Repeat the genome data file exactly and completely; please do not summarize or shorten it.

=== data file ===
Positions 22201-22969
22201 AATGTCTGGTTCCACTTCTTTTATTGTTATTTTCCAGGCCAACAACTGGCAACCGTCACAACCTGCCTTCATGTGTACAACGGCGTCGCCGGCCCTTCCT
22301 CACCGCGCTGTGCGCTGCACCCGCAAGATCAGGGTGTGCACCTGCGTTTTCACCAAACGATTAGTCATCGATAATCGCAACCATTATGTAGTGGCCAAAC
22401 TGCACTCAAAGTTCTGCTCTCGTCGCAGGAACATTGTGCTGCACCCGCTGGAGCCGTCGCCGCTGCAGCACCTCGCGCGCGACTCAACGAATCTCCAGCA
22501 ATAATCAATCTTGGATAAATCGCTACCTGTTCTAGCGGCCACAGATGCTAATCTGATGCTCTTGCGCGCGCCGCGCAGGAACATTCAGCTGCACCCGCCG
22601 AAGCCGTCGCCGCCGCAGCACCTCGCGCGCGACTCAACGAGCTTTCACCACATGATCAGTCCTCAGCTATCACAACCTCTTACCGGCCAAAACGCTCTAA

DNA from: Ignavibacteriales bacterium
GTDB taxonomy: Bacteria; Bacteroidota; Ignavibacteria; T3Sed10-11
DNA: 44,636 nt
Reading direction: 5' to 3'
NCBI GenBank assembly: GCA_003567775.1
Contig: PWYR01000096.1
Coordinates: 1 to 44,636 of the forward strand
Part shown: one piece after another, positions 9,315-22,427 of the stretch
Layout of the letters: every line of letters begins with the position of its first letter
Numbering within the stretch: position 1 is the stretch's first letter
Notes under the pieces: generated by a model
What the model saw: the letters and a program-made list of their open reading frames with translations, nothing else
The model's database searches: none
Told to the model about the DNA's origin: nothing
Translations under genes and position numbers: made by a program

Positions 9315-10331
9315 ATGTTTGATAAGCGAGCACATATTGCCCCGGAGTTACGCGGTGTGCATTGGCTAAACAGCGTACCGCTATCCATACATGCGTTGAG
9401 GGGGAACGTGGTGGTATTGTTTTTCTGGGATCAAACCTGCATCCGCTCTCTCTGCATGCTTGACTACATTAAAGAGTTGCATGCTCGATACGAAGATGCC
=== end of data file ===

Positions 22201-22969
22201 AATGTCTGGTTCCACTTCTTTTATTGTTATTTTCCAGGCCAACAACTGGCAACCGTCACAACCTGCCTTCATGTGTACAACGGCGTCGCCGGCCCTTCCT
22301 CACCGCGCTGTGCGCTGCACCCGCAAGATCAGGGTGTGCACCTGCGTTTTCACCAAACGATTAGTCATCGATAATCGCAACCATTATGTAGTGGCCAAAC
22401 TGCACTCAAAGTTCTGCTCTCGTCGCAGGAACATTGTGCTGCACCCGCTGGAGCCGTCGCCGCTGCAGCACCTCGCGCGCGACTCAACGAATCTCCAGCA
22501 ATAATCAATCTTGGATAAATCGCTACCTGTTCTAGCGGCCACAGATGCTAATCTGATGCTCTTGCGCGCGCCGCGCAGGAACATTCAGCTGCACCCGCCG
22601 AAGCCGTCGCCGCCGCAGCACCTCGCGCGCGACTCAACGAGCTTTCACCACATGATCAGTCCTCAGCTATCACAACCTCTTACCGGCCAAAACGCTCTAA

DNA from: Ignavibacteriales bacterium
GTDB taxonomy: Bacteria; Bacteroidota; Ignavibacteria; T3Sed10-11
DNA: 44,636 nt
Reading direction: 5' to 3'
NCBI GenBank assembly: GCA_003567775.1
Contig: PWYR01000096.1
Coordinates: 1 to 44,636 of the forward strand
Part shown: one piece after another, positions 9,315-22,427 of the stretch
Layout of the letters: every line of letters begins with the position of its first letter
Numbering within the stretch: position 1 is the stretch's first letter
Notes under the pieces: generated by a model
What the model saw: the letters and a program-made list of their open reading frames with translations, nothing else
The model's database searches: none
Told to the model about the DNA's origin: nothing
Translations under genes and position numbers: made by a program

Positions 9315-10331
9315 ATGTTTGATAAGCGAGCACATATTGCCCCGGAGTTACGCGGTGTGCATTGGCTAAACAGCGTACCGCTATCCATACATGCGTTGAG
9401 GGGGAACGTGGTGGTATTGTTTTTCTGGGATCAAACCTGCATCCGCTCTCTCTGCATGCTTGACTACATTAAAGAGTTGCATGCTCGATACGAAGATGCC